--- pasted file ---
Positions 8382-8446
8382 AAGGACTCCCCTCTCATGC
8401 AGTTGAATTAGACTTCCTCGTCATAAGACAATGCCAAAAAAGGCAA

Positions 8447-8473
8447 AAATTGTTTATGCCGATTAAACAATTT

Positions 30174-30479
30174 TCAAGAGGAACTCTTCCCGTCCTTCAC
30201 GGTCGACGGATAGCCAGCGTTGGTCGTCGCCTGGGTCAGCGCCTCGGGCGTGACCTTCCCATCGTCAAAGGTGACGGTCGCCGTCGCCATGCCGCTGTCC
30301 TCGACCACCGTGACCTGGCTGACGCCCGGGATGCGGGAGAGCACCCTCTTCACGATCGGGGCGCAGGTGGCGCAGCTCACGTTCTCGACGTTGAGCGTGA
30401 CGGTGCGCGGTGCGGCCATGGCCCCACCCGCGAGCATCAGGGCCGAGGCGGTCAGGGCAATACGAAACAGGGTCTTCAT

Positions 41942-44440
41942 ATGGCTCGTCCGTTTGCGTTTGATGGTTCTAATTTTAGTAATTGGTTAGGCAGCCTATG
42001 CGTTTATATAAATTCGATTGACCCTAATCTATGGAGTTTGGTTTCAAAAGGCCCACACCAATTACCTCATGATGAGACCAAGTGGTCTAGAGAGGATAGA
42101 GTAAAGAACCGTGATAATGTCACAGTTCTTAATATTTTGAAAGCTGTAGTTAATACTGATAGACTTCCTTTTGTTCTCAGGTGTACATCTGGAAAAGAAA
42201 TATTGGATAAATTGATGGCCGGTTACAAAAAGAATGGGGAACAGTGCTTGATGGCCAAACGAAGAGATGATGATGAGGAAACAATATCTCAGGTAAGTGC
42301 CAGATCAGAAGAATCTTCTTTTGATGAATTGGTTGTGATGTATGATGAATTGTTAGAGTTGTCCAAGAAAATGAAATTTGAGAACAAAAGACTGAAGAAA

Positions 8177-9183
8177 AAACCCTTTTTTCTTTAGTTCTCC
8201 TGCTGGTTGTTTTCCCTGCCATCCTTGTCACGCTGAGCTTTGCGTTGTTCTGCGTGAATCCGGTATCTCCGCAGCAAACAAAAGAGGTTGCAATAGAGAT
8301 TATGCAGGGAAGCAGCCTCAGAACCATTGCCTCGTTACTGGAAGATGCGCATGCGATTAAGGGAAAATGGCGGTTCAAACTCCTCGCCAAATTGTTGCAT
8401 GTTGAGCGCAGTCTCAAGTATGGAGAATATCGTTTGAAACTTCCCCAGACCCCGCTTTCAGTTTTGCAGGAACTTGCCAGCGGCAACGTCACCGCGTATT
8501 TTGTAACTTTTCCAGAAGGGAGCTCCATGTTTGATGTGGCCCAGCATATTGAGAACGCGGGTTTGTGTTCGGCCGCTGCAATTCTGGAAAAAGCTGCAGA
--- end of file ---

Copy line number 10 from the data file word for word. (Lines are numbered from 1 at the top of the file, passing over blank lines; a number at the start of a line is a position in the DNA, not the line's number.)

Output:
30401 CGGTGCGCGGTGCGGCCATGGCCCCACCCGCGAGCATCAGGGCCGAGGCGGTCAGGGCAATACGAAACAGGGTCTTCAT